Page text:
professor of history, at Oxford. His " History of Eng-
lish Poetry," esteemed one of the most valuable works
of the kind, came out in 1781, in 3 vols. Among his

other productions we may name "The Triumph of
Isis," a poem, written in reply to Mason's " Isis," " The
Progress of Discontent," and "The Oxford Sausage,
or Select Pieces written by the Most Celebrated Wits of
the University of Oxford," all of which display great
powers of humour and satire. His " Observations on
the Faerie Queene of Spenser" (1754) was also received
with great favour. Warton made several contributions
to Dr. Johnson's "Idler," and published an edition of
Milton's minor poems, and an excellent edition of The-
ocritus, to which was prefixed a Latin dissertation on
the bucolic poetry of the Greeks. In 1785 he succeeded
Whitehead as poet-laureate. Died in 1790.

See R. MANT, "Life of Warton," 1802 ; CAMPBELL, " Specimen*
of the British Poets :" GARY, " Lives of the English Poets, from
Johnson to Kirke White :" " Blackwood's Magazine" for October,
1838 ; " Monthly Review" for September and November, 1778, it uq.

Warton, (THOMAS,) REV., an English scholar, born
in 1687, was the father of Joseph Warton, noticed above.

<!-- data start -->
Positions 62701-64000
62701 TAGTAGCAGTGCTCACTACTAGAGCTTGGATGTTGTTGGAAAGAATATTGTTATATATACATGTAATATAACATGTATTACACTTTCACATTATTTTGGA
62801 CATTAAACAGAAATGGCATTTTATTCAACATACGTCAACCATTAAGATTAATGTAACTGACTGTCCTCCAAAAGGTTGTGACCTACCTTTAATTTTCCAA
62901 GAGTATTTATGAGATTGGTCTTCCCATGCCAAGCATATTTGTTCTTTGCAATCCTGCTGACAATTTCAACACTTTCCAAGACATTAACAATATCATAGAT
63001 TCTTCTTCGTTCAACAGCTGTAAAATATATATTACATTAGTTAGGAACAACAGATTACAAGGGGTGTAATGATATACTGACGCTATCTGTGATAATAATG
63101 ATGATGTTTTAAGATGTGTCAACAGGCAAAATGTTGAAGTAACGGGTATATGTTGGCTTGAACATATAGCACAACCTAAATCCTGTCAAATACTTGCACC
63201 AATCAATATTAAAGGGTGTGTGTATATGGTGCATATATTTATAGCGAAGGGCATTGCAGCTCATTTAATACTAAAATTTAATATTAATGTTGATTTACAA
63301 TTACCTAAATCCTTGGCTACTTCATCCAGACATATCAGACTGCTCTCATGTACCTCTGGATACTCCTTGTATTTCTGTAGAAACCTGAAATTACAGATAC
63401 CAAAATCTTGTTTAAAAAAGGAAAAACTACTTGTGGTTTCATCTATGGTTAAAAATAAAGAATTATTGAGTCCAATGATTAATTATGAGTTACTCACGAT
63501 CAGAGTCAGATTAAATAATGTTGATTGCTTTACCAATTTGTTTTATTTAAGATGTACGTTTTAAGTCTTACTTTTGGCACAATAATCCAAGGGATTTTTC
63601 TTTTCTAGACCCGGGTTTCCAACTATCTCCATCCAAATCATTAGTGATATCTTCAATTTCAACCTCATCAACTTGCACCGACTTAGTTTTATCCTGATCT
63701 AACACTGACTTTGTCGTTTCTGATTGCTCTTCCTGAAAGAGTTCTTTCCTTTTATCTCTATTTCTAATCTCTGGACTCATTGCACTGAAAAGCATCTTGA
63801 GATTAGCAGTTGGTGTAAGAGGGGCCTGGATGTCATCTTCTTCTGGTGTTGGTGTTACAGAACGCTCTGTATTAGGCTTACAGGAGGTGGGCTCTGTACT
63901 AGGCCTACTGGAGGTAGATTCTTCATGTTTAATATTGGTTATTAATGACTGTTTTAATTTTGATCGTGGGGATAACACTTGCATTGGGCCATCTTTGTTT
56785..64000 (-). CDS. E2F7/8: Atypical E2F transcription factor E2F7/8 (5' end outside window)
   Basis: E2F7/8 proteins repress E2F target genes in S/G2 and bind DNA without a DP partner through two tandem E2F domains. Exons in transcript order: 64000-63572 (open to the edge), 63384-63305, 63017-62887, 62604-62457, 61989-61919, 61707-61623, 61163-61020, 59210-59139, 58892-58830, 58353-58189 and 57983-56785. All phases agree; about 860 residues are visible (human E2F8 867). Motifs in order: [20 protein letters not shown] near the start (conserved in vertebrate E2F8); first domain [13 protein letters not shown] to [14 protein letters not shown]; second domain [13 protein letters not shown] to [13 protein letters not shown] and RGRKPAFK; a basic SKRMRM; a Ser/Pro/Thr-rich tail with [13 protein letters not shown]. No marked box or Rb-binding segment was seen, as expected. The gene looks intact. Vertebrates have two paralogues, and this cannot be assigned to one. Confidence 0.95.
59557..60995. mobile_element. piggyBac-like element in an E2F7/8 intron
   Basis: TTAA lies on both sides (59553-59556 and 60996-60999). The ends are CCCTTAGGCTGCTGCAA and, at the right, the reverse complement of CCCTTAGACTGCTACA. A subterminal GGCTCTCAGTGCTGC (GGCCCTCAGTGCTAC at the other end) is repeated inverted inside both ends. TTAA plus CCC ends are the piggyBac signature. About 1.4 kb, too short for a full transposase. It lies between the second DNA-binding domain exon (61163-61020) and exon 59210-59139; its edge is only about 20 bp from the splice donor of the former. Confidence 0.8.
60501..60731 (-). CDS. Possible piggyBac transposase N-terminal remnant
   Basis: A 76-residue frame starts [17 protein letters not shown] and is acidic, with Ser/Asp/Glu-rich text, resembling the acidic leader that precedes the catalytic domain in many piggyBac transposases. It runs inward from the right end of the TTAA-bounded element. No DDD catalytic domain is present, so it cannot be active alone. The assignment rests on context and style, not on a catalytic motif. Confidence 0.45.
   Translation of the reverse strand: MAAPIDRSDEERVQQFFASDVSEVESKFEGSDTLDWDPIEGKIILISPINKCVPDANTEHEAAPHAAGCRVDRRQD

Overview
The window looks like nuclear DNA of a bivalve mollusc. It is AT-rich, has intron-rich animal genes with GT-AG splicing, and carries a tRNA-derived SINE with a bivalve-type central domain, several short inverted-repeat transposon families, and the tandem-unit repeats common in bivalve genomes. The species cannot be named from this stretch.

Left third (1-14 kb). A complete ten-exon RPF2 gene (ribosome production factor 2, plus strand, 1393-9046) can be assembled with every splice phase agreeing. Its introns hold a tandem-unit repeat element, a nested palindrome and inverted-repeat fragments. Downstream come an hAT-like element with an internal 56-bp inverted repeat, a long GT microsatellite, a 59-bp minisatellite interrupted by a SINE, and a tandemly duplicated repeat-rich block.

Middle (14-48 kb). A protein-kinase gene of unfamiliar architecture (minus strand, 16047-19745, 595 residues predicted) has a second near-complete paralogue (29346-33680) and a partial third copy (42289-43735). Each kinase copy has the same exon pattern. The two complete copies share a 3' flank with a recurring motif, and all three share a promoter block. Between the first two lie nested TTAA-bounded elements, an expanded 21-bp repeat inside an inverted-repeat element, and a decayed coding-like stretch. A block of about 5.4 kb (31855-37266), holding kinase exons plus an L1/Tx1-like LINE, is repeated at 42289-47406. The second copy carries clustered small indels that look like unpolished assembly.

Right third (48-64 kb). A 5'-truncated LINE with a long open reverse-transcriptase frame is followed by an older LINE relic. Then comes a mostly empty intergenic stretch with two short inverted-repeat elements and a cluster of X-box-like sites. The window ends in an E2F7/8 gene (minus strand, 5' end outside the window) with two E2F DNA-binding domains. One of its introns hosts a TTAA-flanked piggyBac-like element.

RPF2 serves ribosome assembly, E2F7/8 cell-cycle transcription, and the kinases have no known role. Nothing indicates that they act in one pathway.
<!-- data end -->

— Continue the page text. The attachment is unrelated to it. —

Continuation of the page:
He was professor of poetry at Oxford. Died in 1745.

'Warwick, wor'rik, EARLS OF. This title was given
to one of the family of Newburgh by William the Con-
queror, and was inherited by William de Beauchamp in
the second half of the thirteenth century. The earldom
remained in the family of Beauchamp until 1449, when
Richard Nevil became Earl of Warwick. (See separate
article, given below.) The title became extinct about
1500, and was revived in favour of John Dudley in 1547-
In 1618 it was obtained by Robert Rich, and was given
to Lord Brooke in 1759.

Warwick, EARL OK. " See DUDLEY, (JOHN.)


Warwick, (Guv,) EARL OF, an English hero, whose
history is involved in great obscurity. He is supposed
to have lived in the tenth century. The " Romance of
Sir Guy" was probably written in the early part of the
fourteenth century, and was printed by William Cop-
land in the sixteenth century.

DUKE OF, was created by Henry VI. Premier Earl of
England, Duke of Warwick, and King of the Islands